And Curtis can back this up that usually in this situation you’re picking a budget, right? So, let’s say as a Roth alternative, it’s $6,000 that you can put into a Roth. So, you start there and say, Hey, do you have $6,000? As if you qualified for a Roth that you would make a contribution outside of your employer plan.
Yes or no. Maybe it’s more, maybe it’s less. And both of them decided to commit those, that $6,000. Right? One of the spouses ended up with what’s called a variable universal life insurance. This is a type of contract that is invested in the equity and bond markets, right? So, you can take a lot of risk, or you don’t have to take a lot of risks, but it’s for people who are investors, believe in the stock market, primarily have a long time horizon on this are committed to it, and they just want to see as much growth as possible.
Plus, it’s a good idea because there’s costs associated with these plans. So, you want to overcome those costs. So that’s why usually we structure it where. If you’re putting in that $6,000, you’re kind of minimizing the amount of death benefit. And if there’s more, an additional need for coverage to protect other people, you get some term life insurance and overlay that on top of this concept, the other spouse chose an index strategy.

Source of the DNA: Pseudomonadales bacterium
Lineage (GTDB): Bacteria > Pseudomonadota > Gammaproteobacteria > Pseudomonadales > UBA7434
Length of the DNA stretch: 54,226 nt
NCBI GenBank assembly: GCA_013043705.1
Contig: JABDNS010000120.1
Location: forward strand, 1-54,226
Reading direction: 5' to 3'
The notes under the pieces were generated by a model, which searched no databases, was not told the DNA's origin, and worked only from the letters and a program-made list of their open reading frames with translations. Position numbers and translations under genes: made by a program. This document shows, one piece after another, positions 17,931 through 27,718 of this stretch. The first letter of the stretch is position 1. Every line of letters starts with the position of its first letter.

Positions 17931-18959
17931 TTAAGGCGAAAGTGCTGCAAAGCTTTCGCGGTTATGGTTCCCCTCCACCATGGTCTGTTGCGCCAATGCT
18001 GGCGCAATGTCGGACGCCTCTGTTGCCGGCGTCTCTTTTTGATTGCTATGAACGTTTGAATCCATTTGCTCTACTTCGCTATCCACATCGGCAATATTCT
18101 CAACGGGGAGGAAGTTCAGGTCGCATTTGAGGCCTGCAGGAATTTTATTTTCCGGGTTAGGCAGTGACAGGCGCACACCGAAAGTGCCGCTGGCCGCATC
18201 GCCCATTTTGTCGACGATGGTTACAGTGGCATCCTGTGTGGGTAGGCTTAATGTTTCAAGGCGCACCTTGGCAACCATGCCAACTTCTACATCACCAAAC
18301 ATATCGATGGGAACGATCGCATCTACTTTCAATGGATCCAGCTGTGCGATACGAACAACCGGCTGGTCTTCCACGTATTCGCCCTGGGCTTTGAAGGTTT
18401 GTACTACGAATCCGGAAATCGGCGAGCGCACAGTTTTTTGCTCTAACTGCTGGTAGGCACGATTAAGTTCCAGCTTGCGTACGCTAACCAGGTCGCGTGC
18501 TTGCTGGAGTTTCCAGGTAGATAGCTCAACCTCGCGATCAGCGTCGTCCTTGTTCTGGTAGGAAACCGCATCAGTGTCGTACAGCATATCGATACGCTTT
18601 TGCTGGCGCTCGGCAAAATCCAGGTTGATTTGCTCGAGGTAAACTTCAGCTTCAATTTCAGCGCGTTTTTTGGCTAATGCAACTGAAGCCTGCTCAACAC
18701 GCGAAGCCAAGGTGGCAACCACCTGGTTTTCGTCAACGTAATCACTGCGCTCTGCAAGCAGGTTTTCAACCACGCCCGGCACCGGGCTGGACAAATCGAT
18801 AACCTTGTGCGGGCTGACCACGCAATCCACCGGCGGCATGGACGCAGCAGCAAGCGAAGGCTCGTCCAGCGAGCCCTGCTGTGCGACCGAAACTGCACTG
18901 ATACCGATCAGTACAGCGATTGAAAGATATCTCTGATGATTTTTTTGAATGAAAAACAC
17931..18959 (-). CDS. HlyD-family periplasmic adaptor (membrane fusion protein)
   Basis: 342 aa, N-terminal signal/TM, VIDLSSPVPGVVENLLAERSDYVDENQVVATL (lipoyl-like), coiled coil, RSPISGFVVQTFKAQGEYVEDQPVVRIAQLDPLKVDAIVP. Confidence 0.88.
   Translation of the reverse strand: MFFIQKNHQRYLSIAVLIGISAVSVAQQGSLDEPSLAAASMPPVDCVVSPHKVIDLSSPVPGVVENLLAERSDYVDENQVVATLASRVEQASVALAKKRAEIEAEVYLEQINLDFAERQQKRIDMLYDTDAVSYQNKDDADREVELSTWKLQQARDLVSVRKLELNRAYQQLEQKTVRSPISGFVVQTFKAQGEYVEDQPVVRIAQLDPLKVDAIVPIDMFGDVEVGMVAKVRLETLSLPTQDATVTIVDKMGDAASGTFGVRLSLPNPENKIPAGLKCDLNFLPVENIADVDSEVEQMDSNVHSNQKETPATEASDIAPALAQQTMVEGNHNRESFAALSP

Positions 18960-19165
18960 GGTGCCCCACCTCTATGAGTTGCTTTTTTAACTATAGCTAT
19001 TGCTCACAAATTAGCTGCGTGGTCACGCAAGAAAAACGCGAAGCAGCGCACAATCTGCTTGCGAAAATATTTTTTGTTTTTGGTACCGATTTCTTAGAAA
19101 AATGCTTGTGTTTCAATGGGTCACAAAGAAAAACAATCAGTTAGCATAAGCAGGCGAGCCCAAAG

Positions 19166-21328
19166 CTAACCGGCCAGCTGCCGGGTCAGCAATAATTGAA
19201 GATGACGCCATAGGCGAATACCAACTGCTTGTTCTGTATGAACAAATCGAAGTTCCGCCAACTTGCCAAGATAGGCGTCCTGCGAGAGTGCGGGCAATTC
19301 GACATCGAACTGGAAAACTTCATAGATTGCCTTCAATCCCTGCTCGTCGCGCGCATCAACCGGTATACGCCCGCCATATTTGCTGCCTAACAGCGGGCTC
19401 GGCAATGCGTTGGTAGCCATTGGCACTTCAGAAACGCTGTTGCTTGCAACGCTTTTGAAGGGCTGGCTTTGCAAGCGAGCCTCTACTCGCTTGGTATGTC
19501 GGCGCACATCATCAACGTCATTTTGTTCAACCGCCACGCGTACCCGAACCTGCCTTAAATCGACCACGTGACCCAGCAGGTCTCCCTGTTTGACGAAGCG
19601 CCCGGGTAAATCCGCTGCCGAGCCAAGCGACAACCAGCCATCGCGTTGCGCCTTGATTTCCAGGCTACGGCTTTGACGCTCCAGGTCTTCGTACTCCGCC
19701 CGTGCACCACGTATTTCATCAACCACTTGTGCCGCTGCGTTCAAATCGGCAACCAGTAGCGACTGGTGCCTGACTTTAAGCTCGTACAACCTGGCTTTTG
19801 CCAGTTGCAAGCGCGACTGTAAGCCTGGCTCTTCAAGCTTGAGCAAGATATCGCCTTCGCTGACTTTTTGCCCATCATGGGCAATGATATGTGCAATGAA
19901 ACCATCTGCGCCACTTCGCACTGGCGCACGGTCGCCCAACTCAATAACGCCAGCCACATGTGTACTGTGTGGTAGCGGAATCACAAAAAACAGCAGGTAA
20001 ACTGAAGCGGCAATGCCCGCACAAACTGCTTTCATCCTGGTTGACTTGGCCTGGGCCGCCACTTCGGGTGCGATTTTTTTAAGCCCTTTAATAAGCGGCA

So, she didn’t want to take as much risk. As her husband wanted to take, but as a family, it actually made a lot of sense to say, hey, I’m all in on the stock market, I’m kind of in on the stock market, but I want to protect my downside and when the market turns against us, I want to feel that protected. I want to feel like it’s not going to be too volatile.
So just from that standpoint, there are multiple ways that you can use life insurance from just a from an investment strategy. Right? So even as a family or an individual, I think the point is get educated, talk to a qualified advisor that has experienced with this, and just learn about it. Just find out is this a concept? That is a fit for me, for us? And go from there.